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From Ancient Greek ὑποστατίζω (hupostatízō, I hypostatize).


  • IPA(key): /haɪˈpɒstətaɪz/


hypostatize (third-person singular simple present hypostatizes, present participle hypostatizing, simple past and past participle hypostatized)

  1. (transitive) To render into, or regard as, a separate and distinct substance; to construe a contextually-subjective and complex abstraction, idea, or concept as a universal object without regard to nuance or change in character.
    • 1887 April, Thomas Henry Huxley, “Scientific and Pseudo-scientific Realism”, in Popular Science Monthly, volume 30:
      On the other hand, there were a few who could see no objective reality in anything but individuals, and looked upon both species and genera as hypostatized universals.
    • 1980, David Held, Introduction to Critical Theory, University of California Press, →ISBN, page 172:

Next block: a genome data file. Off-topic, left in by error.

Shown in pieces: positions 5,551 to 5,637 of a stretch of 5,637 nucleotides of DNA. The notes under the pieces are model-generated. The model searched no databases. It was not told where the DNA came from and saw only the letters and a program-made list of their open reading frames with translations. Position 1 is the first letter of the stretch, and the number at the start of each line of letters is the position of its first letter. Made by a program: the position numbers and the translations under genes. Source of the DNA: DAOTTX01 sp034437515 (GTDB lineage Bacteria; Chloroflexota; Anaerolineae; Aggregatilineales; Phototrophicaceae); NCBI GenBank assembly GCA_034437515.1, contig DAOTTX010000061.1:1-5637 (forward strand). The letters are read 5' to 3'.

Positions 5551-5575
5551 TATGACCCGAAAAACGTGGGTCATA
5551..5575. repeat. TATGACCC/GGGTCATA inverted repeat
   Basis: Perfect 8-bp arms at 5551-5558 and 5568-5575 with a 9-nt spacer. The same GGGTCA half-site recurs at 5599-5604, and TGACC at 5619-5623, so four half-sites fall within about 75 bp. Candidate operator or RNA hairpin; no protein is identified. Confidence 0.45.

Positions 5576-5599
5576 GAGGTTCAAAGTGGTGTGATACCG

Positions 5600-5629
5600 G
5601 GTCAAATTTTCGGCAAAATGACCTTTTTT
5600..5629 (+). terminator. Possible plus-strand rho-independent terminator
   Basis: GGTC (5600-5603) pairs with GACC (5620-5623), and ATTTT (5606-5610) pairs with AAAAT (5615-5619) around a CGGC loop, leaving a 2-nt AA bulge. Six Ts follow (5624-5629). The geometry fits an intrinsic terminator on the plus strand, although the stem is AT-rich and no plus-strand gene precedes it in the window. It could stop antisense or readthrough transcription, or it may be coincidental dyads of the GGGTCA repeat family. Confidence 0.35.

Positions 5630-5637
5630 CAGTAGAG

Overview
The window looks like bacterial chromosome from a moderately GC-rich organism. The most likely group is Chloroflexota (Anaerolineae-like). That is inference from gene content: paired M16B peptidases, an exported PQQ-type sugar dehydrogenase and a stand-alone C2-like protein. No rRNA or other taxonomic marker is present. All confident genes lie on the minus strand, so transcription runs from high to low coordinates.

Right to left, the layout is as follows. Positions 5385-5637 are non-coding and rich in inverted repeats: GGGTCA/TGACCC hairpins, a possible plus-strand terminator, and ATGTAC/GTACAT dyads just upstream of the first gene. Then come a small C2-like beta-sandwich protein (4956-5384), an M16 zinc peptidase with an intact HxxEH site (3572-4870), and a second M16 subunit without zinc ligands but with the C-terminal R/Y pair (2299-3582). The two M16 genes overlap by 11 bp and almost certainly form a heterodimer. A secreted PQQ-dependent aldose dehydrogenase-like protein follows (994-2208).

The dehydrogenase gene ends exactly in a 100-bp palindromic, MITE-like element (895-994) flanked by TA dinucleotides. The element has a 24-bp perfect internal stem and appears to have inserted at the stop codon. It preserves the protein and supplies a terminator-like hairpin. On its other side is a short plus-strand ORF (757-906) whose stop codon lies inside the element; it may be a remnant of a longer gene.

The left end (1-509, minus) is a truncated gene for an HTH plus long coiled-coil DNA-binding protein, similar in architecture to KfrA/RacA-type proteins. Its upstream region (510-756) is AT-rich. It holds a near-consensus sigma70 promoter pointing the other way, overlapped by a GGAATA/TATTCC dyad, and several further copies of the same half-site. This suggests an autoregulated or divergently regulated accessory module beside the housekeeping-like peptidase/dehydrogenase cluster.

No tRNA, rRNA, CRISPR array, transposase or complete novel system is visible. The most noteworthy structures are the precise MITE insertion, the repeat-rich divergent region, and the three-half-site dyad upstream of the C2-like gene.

Positivism, restricted to a programme of investigating observable particulars, cannot grasp the ‘self-formative process of man as process’. It hypostatizes the abstract concept of fact or datum.
  2. (transitive) To attribute actual or personal existence to.
    • 2005 February, Cardozo Law Review:
      Progressives are wrong to hypostatize their belief in mankind's eternal advance, and to disavow anything that does not fit this preordained vision.
    • 2011, Paul Evdokimov, Orthodoxy:
      Roman Christianity is characterized by filial love and obedience expressed towards the fatherly authority hypostatized in the first Person of the Trinity []

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